Excepting Plaut’s odd conclusions, there seems to be a clear idea of how the Jewish community in Greece survived, although 80% of it was ultimately destroyed, a large part of this number came from the Jewish community of Thessaloniki. There are unfortunately elements missing in each separate work, which can sometimes be found in one of the other works, but which can also be ignored by all three authors. While Mazower’s work is authoritative in its study of the Axis Occupation, and his single chapter on the Holocaust in Greece is very enlightening, he does not spend any time talking about the Holocaust in the Bulgarian zone of occupation. According to Matsas, the death-rate of the Jews in the Bulgarian zone of occupation actually exceeded that of the German zone of occupation, which would seem a significant enough statistic so as to be addressed by Mazower, but it unfortunately is not. The strength and weakness of Matsas’ work is that it is made up entirely, save for the introduction, of primary sources. These are predominantly the accounts of survivors, which helps to give a clear picture into the Jewish perspective of unfolding events. There is a lack of Christian Greek primary sources however, which deprives us of a deeper look into their motives for assisting Greek Jews, and would have provided an interesting perspective on what on the whole appears to be Greek sympathy for the plight of the Greek Jews. While Matsas does indeed address the atrocities of the Bulgars, he does not spend much time on them, which seems to point to the fact that the Bulgarian occupation is a poorly studied period, at least as far as it relates to the Holocaust. Reinforcing this is Plaut’s even shorter addressing of the Bulgarian occupation, which while giving the appropriate numbers, lacks much more depth than this. He does not address the fact that the Bulgars were intent on destroying Greek culture in their zone of occupation, and the fact that the atrocities they committed against the Jews were motivated by the fact that these Greek Jews did not cooperate with the Bulgars in the destruction of Greek culture. It is also not addressed in Plaut’s work that Jews in Bulgaria were not generally prosecuted, as Matsas states. The other shortcomings in Plaut’s work have already been stated, and so do not need to be repeated again.
The plight of the Jews in Greece was just one element of the Axis Occupation, and this is most clear in Mazower’s work, while in the other two works the general condition of Greece is either ignored or treated solely in its relation to the Jews. This context is significant because obviously conditions in Greece affected Jews just as much as Greeks, from the huge economic crisis to the famine which did not discriminate between victims, but it is also important to show how the Greek population, even when threatened with starvation and execution by the Nazi authorities still did not, for the most part, turn against their Jewish compatriots in fits of anti-Semitic rage such as those seen in the pogroms of Eastern Europe. While similar conditions existed, such as poverty, hunger, and the chance for financial gain, along with the threat of punishment, Greeks did not turn against the Jews because they viewed them as Greeks first. That is of course not to say that there were no collaborators, because there certainly were, along with others who took advantage of the plight of the Jews, but these people did not represent either the majority or the sentiments of the majority.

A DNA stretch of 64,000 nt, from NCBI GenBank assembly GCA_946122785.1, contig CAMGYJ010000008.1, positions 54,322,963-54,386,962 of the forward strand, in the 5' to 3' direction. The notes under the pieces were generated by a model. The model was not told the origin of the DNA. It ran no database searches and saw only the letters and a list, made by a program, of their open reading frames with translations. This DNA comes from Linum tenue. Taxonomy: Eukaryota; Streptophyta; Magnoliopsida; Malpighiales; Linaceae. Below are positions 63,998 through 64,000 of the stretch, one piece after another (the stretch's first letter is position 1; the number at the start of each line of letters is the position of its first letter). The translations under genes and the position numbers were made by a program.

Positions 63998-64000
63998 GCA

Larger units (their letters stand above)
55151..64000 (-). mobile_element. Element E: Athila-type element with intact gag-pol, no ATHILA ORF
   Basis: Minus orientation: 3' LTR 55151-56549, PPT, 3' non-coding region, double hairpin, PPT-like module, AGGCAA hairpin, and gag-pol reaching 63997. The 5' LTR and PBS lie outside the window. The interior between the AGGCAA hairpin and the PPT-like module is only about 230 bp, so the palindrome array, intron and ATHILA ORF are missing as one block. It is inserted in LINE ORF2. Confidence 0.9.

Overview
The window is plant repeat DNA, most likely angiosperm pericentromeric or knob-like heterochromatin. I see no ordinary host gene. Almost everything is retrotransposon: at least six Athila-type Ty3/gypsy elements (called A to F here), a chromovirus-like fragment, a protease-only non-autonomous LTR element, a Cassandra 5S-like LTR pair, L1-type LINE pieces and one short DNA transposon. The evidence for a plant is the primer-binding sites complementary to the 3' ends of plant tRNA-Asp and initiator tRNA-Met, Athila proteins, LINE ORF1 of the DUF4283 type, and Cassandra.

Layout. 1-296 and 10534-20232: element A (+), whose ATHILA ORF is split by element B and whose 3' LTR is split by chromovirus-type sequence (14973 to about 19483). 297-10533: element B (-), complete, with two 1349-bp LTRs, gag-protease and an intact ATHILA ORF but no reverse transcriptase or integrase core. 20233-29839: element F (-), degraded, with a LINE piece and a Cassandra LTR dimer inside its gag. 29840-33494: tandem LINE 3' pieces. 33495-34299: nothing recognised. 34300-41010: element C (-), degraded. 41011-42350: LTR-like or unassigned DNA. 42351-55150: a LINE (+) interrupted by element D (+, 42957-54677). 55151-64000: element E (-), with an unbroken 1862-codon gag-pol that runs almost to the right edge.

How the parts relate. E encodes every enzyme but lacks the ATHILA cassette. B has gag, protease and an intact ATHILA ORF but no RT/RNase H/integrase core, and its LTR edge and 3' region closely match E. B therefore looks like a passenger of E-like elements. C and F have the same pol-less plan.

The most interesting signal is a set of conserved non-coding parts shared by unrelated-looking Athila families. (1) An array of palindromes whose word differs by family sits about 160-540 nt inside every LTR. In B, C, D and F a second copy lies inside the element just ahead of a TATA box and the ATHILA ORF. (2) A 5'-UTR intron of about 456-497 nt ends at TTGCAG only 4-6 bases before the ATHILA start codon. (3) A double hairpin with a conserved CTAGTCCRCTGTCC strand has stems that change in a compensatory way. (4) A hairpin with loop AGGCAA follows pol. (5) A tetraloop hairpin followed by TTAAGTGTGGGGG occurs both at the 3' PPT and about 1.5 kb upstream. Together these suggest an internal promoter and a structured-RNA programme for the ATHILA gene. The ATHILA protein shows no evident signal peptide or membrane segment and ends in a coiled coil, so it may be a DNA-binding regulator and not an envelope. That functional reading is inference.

Through trying to find material on the subject of the Holocaust in Greece, it became apparent that this was a somewhat neglected field, alongside the more general field of the Axis Occupation of Greece. What has emerged, if Mazower’s, Matsas’, and Plaut’s work are to be viewed as somehow representative of the field, is a picture of a populace which sought to help its Jewish compatriots rather than give into prejudices and lash out against them. The theme of assimilation is again shown to be a key element in the pattern of Jewish survival in the Holocaust, with those who were the most assimilated being those who could most likely be able to escape. Though survival is a key element of the Jewish existence in Greece during the Holocaust, what the three works all accomplish in bringing forward is the sheer magnitude of the suffering which the Jews had to undergo, and how while Greeks may on the whole have wanted to help their fellow citizens, 80% of the Jewish population of Greece did not survive the war. Of this number, the majority came from Thessaloniki, which lost 96% of its Jewish population of 56,000, with 49,000 Jews from Northern Greece (mainly Thessaloniki) having arrived in Auschwitz, and 37,000 of these being gassed upon their arrival. Along with the tragedy of the loss of such a large number of human lives, there was also the tragic loss of an element of Greek society and of both Greek and Jewish history, with Thessaloniki having formed one of the biggest hub of European Jewry before the war, having had a large Jewish population since their expulsion from Spain in 1492, while Greece itself could have boasted of having Jewish communities since the days of the Old Testament. The works of these three author’s should only be the beginning in providing justice to both those lost, and to the history and culture which perished with them.
 Mark Mazower, Inside Hitler’s Greece: The experience of occupation, 1941-44 (New Haven: Yale University Press, 1993), p. 245.
 Michael Matsas, The Illusion of Safety: the story of the Greek Jews During the Second World Waar (New York: Pella Club, 1997), p. 48.
 Ibid., p. 25.
 Mazower, p. 251.
 Matsas, p. 94.
 Mazower, p. 260.
 Ibid., p. 254.
 Ibid., p. 257-260.
 Joshua Eli Plaut, Greek Jewry in the twentieth century, 1913-1983 : patterns of Jewish survival in the Greek Provinces before and after the Holocaust (Madison : Fairleigh Dickinson University Press, 1996), pp. 58-59.
 Ibid., pp. 26, 28-29.
 Ibid., p. 35.
 Mazower, pp.246-248.
 Ibid., pp. 251-252.
 Matsas, pp. 29, 75, 83.
 Ibid., p. 75.
 Ibid., p. 75-76.
 Mazower, p. 258.
 Ibid., p. 248.
 Ibid., p. 244.